For the seventh and probably final time, the Jensens celebrated Christmas in Kabul.
This would be Kabul as in Afghanistan, a place where just days ago a suicide bomber killed three coalition forces members and wounded six Afghans.
In addition to a war that seems to trudge on, it's a place of other hardships: where people burn trash to keep warm, roads are bad, the air you breathe is worse, and if your child breaks an ankle, you're better off getting treatment in another country.
As a woman, Erin Jensen can't really venture outside her compound alone without her husband, Ken. Their four kids — Jaden, almost 12; Jett, 9; Ava, 7; and Aleah, 4 — live mostly indoors in the winter, inside a compound with big steel doors and armed guards.
But Kabul, home to some 3.3 million people, is also a place of beauty, warmth and the shared goals of a better Afghanistan.
The Jensens are not diplomats or contractors or members of the U.S. military. They are an Omaha couple answering a call to serve others, even in a place you might not think of going, let alone bringing your four young children to live. For seven years.
Ken is principal of a U.S.-accredited, English-speaking school in Afghanistan, the International School of Kabul. Erin, a nurse by training, is a fundraiser for the school and teaches dance.
They live and work at the International School of Kabul compound. The school occupies one building. The Jensen family lives on the second floor of a nearby house. They have a kitchen, living room, dining room and three bedrooms.
They spend a lot of time inside this house and a lot of time inside this compound. This time of year, when the weather is cold and kerosene for heat is expensive, people burn whatever they can. This makes what can feel like a claustrophobic experience seem even more so.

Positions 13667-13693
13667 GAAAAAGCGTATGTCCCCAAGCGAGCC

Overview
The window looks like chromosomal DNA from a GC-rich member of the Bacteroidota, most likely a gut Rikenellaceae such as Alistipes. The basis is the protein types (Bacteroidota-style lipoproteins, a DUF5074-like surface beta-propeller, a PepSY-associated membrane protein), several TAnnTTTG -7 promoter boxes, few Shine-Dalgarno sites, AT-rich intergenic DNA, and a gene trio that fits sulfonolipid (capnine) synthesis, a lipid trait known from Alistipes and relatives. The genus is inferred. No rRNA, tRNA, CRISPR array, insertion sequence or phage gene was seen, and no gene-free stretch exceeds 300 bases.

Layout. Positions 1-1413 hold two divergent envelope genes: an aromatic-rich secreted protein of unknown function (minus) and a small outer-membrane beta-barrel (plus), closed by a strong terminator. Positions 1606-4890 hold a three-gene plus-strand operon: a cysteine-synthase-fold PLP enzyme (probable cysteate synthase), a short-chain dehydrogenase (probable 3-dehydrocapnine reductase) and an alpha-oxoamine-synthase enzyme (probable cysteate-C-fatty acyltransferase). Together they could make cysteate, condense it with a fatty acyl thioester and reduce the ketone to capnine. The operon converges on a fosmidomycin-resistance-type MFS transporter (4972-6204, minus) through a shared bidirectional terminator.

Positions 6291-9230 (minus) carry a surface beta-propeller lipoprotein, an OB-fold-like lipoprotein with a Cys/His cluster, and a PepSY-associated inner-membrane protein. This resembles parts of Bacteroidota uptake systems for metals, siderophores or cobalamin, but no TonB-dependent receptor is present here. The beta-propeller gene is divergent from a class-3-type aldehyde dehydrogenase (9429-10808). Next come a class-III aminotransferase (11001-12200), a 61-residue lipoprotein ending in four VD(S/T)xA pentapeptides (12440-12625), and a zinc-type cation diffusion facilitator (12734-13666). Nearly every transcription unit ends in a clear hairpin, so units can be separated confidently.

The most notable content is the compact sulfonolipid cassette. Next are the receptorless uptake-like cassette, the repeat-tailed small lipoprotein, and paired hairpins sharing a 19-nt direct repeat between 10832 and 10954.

“It wraps a toxic blanket over the city,” Ken said. “It's like smoking two packs a day, for us. It just wipes out your body. It ages you really fast. If you look at weather.com, sometimes the weather will be 'smoke.' ”
The pollution is one small reason why the Jensens plan to leave in June. Other reasons include the wind-down of the U.S. military presence in Afghanistan in 2014 and a general feeling that it's time to move on.
Ken and Erin are Millard North graduates who were shaped by early international experiences. Ken took a year off in college to live and teach in Pakistan. Erin spent time in Kolkata (formerly Calcutta), India, living in one of Mother Teresa's homes for the dying.
Six months after they were married, the couple went to Pakistan. Ken taught English at a boys school, and Erin taught English to female refugees from Afghanistan.
They returned to Omaha, where Ken finished his teaching degree at the University of Nebraska at Omaha. Erin graduated from Nebraska Methodist College of Nursing and worked at Methodist Hospital.
They come from homes where it was important to serve others.
When they learned about the International School of Kabul, an English-language college prep school serving Afghans and the children of foreigners, they jumped at the chance to go. Their families were supportive — so supportive that Erin's mother and stepfather, Debbie and Ken Esser of Omaha, moved to Kabul, too. The Essers run a guest house in another compound. They, too, will leave Kabul next year.
Ken Jensen's parents, Alice Buffett Outstanding Teacher Award winner Paul and wife Dorothy “Dot,” have visited. Friends from Omaha have visited. Supporters have sent money and supplies, including a dance floor, to their school. The International School of Kabul will need all the help it can get as its U.S. government aid is drying up.